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Editor’s note: This is part of a series of profiles for spring 2019 commencement.
Bachelor of Arts in innovation in society graduate Jaideen Cobb is using her education on futures thinking, her flair for design and, most importantly, her inherent desire to catalyze positive change in prototyping technology with the human experience in mind.
Taking advantage of the wealth of resources at the Fabrication Lab at the Herberger Institute's School of Arts, Media and Engineering, Cobb has invested countless hours into developing prototypes that have the potential to significantly impact interpersonal communication and human interactions for some individuals.
Perhaps her most significant project is a therapy robot that allows an individual to communicate, via touch, the location and intensity of pain they are experiencing. It could be used with nonverbal individuals or those who have experienced trauma and have a difficult time talking about it with others.
“Say you’re a medical professional, and you want to ask this person a question about where they feel most heavy in their physical body, or in their spirit or mind,” Cobb explained. “It can be hard to diagnose someone who feels uncomfortable verbalizing how they feel. With this device I’m developing, the patient would be able to do something like press the robot’s head to indicate that their mental health isn’t OK.”
Cobb described how an LED light would indicate the magnitude of a sensation by its brightness when a person applies pressure to the robot’s form. A dim light would indicate weak sensation, and brighter lights would reflect more intense feelings.
She is also working with a team of two other students in her program to develop a smart garden system that would make fresh fruits and vegetables more available to underserved populations, such as those in food deserts. The countertop-sized garden allows precision control of plant environments, making indoor gardens viable for people without access to outdoor resources.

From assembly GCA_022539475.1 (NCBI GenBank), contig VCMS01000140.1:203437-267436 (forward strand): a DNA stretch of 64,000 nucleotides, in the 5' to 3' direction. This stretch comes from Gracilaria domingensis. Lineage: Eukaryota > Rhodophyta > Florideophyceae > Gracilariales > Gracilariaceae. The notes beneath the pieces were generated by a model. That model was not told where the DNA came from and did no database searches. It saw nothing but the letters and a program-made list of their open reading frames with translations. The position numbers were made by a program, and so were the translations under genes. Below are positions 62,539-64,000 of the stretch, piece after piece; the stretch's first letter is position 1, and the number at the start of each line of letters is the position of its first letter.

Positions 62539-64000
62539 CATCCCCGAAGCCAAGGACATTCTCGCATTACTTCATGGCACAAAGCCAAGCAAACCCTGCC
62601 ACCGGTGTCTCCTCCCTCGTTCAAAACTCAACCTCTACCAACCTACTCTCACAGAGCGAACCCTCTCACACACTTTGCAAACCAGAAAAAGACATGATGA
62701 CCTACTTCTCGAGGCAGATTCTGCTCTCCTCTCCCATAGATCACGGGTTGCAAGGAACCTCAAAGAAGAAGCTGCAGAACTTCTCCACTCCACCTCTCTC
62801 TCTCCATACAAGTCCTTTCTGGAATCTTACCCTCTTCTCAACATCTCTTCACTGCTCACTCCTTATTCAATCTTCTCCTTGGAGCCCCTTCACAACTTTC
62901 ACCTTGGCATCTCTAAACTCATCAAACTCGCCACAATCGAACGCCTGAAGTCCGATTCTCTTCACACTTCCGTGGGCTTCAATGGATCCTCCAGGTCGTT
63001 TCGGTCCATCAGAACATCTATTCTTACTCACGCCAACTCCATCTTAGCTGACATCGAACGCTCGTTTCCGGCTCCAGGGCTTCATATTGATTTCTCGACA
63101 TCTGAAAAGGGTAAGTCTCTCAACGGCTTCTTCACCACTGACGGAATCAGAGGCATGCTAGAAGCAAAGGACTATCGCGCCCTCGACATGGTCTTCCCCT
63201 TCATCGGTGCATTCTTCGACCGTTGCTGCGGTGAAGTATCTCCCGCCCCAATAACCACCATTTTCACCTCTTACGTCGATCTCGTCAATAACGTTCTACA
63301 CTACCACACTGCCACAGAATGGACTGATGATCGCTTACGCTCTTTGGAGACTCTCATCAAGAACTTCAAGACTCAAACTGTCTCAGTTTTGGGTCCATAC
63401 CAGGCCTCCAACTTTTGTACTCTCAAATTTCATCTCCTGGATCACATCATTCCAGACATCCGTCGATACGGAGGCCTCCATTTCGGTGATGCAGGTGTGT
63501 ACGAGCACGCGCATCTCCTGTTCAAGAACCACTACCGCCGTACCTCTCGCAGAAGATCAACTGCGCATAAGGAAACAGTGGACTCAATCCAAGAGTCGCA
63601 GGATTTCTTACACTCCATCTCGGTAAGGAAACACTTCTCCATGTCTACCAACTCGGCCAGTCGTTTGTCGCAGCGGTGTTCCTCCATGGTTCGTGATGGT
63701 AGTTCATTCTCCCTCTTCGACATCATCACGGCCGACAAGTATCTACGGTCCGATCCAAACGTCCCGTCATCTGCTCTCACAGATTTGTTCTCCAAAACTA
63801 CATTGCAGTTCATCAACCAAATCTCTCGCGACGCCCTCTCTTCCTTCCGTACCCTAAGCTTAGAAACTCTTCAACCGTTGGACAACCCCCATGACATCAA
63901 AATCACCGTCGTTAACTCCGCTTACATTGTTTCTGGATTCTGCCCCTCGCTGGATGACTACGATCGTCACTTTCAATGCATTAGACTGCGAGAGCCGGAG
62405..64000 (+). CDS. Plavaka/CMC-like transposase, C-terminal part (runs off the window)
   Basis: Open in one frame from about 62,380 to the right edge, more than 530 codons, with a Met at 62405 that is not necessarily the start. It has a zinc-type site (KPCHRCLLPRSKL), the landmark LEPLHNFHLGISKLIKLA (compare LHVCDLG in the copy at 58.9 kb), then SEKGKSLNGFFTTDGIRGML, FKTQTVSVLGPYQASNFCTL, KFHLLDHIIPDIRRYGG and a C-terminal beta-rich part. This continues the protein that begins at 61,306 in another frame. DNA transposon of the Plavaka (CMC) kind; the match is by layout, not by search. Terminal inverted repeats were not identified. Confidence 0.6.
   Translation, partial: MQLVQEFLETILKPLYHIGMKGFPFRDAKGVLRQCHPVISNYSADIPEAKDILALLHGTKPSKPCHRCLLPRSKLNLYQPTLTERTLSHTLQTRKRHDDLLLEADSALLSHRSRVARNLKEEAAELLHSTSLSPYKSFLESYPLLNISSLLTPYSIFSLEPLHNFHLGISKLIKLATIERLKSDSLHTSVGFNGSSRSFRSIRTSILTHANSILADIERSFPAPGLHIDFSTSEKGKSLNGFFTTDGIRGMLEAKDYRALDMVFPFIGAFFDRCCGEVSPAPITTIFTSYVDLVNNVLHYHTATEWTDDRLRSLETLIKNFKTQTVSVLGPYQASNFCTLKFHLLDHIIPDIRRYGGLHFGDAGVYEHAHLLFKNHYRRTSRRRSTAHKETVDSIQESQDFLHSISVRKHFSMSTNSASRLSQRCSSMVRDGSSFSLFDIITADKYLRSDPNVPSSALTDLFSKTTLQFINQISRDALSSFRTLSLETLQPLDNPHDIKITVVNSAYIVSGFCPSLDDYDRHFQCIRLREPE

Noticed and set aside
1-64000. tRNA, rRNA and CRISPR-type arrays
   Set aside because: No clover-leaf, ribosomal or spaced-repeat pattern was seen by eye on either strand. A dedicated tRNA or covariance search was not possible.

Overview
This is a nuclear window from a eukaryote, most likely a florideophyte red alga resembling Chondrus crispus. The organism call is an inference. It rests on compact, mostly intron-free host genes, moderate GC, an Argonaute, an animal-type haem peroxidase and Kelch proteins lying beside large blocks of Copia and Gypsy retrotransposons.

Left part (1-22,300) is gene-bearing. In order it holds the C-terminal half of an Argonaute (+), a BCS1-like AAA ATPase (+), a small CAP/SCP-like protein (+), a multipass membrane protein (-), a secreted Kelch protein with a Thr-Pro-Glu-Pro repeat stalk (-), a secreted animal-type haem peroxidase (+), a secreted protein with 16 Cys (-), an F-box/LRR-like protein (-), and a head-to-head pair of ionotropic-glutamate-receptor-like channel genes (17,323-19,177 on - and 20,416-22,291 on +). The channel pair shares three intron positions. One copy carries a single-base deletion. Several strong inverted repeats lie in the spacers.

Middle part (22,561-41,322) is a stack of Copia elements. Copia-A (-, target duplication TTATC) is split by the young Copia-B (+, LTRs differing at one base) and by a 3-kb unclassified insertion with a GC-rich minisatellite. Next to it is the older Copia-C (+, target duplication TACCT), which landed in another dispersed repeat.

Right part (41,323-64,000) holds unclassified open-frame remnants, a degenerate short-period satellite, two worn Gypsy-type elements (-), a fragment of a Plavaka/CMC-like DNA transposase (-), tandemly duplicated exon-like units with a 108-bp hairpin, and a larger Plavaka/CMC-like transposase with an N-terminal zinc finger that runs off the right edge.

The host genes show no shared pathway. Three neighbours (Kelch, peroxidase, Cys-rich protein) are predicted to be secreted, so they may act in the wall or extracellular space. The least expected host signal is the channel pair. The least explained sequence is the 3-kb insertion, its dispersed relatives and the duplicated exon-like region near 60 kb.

On top of all of this, Cobb found time to start a nonprofit organization called The Involvement Project, which she describes as “a mental health movement that inspires the next generation of thought leaders.” She hopes to scale up the organization in the near future.
Question: What was your “aha” moment, when you realized you wanted to study the field you majored in?
Answer: Originally I had an interest in writing, so I started out pursuing that. During that time, I had an internship where my “beat” was covering stories on local businesses. Some of these were small engineering businesses and local startups that were popping up throughout the Valley. I got really inspired by the conversations I was having in these interviews and thinking, “Holy cow, these people are doing great things that they believe can change the world.” And I remember thinking that was something I really wanted to do, so I started reconsidering my journey. I have always been interested in design, but I wanted it to have a social element. I was looking for something that would allow me the flexibility to get a handle on a variety of different concepts. On the ASU website there’s this little tab that said "cool majors," and I remember clicking on it and reading about the future of innovation in society degree. I was drawn to the theme of "the future is for everyone" because it aligned so closely to my personal values and the things I wanted to do in life. It was talking about all of the potential careers in policy, education, etc. And I knew that I wanted to dip my toe into some of that. I’m definitely an innovator. I want to reconstruct the way that we look at our social systems and technological systems and cross-examine them, so it appealed to me.
Q: What’s something you learned while at ASU — in the classroom or otherwise — that surprised you, that changed your perspective?
A: I really embraced the idea that anybody can create a future after coming to ASU. A lot of famous innovators have said things along those lines, but I didn’t fully realize what it meant to me personally until entering this program and after learning from my peers and professors. I began to feel inspired and equipped with the kind of knowledge I needed to take all of these skills and use them to make a difference. Before this, I thought I had ambition, I thought I had passion, and I thought I had talent, but I didn’t really know how far that would take me. After being surrounded by people who believed in me, I realized I do have what it takes to be the one to really make things happen, to push a vision forward that can benefit a lot of people.
Q: Why did you choose ASU?